You’re an indie author. No agent, no publisher, so how do you breathe life into written words?
I think it’s an indisputable fact the more formats your work is available in, the more you will sell. The days of Henry Ford and “you can have any color you wish as long as it’s black,” have long gone.
Undoubtedly, my undercover cop memoir Undercover: Operation Julie – The Inside Story, has benefited from the audiobook version.
I can’t take all the credit. The narrator, Greg Patmore, was a lucky but inspired choice as narrator. I recall discussions with him at the production stage when he told me, “I’m aiming for a style that makes listeners believe they are listening to you, the author.”
It worked! This is a recent review of the audiobook version:
I’m sure that review has thrilled Greg as much as it did me. Thank you “Fuzzy Saver.’ You may find the full review and other listeners’ reviews here at Audible.com Reviews.
To hell with it! It’s such a pleasant review for all kinds of reasons, here it is in full:
4 out of 5 stars
5 out of 5 stars
4 out of 5 stars
- Western Washington
Wow-Where do I start?
I received a free copy of this audiobook in exchange for an honest review and it will be the longest, most heartfelt review that I’ve written for any book.
SO many thoughts and emotions went through my mind with this book. The beginning was a little hard for me to be fully focused, I think mostly due to the fact that I am located in the Western USA and being unfamiliar with how the UK police force works and unfamiliar with any of the locations discussed as the author discusses the beginning of his career, I was purely a listener and not “invested” in the information.
As the book progressed, I was definitely invested and as the book came to the last 25% where the author gave additional info, not listed in the first addition [sic] and was more open about his personal opinions on the case involved, all people involved, drug enforcement as a whole and more, my mind began to spin.
A few things about me that will give you an idea as to where I am coming from as my mind went mad, bouncing around like a ping pong ball:
1. I am a non-drug user. I don’t say that to avoid opinionated readers that are pro or con on this issue, but I have a job that is secure and I am fortunate to have. Said job also requires me to submit to random drug and alcohol screening, so even though our state has recently legalized cannibis use, I stay away from all chemicals that may stay in my body for more than 24 hours.
2. I come from a family that are strong backers of all “first responders” fire, police and medical aid. I have immediate family members who are firefighters, EMT’s, nurses, retired police and corrections officer.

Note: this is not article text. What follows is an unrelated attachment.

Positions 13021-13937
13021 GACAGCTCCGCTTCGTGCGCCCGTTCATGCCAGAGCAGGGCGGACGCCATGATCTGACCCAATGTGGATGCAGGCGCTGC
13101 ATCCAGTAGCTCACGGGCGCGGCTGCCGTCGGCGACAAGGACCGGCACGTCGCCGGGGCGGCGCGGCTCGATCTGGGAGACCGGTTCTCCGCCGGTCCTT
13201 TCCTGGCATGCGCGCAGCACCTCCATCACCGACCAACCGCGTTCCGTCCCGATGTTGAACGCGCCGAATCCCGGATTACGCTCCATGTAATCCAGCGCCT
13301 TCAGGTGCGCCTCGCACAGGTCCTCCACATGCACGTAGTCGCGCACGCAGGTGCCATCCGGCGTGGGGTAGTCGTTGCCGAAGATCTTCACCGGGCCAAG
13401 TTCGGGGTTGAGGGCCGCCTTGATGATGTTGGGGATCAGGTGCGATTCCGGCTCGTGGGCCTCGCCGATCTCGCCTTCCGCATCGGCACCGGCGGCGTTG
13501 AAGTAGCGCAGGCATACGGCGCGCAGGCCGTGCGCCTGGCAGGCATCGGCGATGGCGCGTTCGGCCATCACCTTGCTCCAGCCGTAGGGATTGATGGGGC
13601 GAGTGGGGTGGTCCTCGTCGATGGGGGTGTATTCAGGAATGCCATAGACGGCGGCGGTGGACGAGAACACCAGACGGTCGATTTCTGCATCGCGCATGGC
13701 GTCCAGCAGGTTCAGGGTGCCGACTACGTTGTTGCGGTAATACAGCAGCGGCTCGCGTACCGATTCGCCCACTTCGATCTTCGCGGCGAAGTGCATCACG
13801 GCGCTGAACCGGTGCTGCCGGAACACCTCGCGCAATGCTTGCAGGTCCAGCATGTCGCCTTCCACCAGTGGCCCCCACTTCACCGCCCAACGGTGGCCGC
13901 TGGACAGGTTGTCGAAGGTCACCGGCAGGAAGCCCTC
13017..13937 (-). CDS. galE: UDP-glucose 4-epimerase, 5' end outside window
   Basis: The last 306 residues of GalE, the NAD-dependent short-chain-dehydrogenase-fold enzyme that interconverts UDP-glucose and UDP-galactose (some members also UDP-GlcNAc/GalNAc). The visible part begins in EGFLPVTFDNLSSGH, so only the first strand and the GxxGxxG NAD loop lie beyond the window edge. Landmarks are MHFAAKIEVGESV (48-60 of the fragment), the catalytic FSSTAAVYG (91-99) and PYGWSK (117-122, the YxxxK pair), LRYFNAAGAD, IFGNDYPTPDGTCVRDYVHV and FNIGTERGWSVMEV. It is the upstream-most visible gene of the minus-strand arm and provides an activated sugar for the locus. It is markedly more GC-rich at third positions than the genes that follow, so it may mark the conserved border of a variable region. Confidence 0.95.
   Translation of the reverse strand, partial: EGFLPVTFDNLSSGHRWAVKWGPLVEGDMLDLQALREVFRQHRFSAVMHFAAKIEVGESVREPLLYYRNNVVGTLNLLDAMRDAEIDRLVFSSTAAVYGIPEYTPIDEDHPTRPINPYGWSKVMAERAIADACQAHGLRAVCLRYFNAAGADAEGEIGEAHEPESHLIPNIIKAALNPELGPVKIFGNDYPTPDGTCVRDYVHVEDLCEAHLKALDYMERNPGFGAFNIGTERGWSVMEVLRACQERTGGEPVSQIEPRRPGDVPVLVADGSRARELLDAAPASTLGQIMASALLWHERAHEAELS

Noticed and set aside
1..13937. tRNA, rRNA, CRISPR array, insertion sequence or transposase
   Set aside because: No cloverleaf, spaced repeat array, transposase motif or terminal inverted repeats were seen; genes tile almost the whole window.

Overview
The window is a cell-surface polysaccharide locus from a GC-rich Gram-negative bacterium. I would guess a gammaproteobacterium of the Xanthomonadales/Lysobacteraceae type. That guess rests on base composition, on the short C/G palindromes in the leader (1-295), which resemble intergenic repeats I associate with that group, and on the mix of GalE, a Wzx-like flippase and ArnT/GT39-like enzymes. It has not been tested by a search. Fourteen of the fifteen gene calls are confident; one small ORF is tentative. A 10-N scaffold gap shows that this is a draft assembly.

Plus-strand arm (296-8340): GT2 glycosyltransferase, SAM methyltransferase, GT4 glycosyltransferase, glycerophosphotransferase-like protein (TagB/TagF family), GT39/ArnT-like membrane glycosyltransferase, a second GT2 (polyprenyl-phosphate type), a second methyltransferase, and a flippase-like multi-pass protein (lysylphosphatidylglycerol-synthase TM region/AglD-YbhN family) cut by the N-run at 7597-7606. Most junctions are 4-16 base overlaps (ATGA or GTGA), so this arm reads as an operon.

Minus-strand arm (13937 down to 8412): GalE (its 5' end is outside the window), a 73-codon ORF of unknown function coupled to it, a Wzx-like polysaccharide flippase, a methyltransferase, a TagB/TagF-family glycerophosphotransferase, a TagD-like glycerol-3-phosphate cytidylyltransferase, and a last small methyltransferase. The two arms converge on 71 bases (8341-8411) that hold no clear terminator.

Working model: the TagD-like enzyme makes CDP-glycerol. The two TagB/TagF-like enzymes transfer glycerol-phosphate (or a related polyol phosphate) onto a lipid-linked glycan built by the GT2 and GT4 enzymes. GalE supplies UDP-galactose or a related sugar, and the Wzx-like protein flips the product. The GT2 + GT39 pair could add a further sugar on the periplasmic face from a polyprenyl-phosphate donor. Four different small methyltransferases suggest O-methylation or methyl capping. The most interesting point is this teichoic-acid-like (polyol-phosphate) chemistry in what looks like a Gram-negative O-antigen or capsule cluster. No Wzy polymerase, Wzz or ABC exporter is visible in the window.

3. I also come from a family strong in addiction, with many family members in current recovery or addiction to both drugs and alcohol.
Given those facts, I feel my opinion about the author’s experiences and drug views are completely open minded.
I realize that world wide so many things have progressed in law enforcement and how they are treated, but even given the time frame of Project Julie and still no recognition or recourse for what the author endured during and after the operation, is inexcusable to me. Law officers of most types put their lives on the line EVERY day, but in an operation like this, it is at least 10 times as likely that those officers would not have made it home.
Drug legalization- I don’t know what the answer is to this. As stated by the author, those who think they have a step-by-step plan for this to be “managed” are delusional. That being said, in America the prisons are overcrowded and many life sentences imposed via the 3 strikes rule, putting even minor league dealers in a prison space that should be occupied by a once convicted child rapist who only serves months in prison. And guess what folks… those addicts and dealers and still taking and distributing drugs in our prisons every day!
There has to be some way to balance out the time, effort and money spent fighting this, with tracking down the serial rapists, drive-by shooters and armed robbers in these countries. Several states in the US have legalized cannabis, taking some of the $ back, by heavily taxing/regulating. However, I am not at all certain that tax $ is going into the forces that are doing the regulating and protecting of the now legal sellers and growers. As usual government has their hand in the piggy bank and officers are paying the price.
Some babbling on my side, to say that Stephen Bentley deserves accolades not only for his service, but also for being open about his feelings and SO many things, the system, the drug “war”, the people who were in his life, his fall to alcoholism. You’ve heard the saying, “until you’ve walked a mile in my shoes…”. Living close to so many first responders who I love dearly, us civilians can never even almost imagine what their day to day service is like, so never do we have the right to judge.
Lastly, narration… Half way through the story or even before, I forgot there was a narrator to this book and truly felt as if the author was reading his own story. That takes talent and belief in a story, not just reading from a script, so bravo to both narrator and author. Thanks for the opportunity to hear your work!
Other recent audiobook reviews are shown below:
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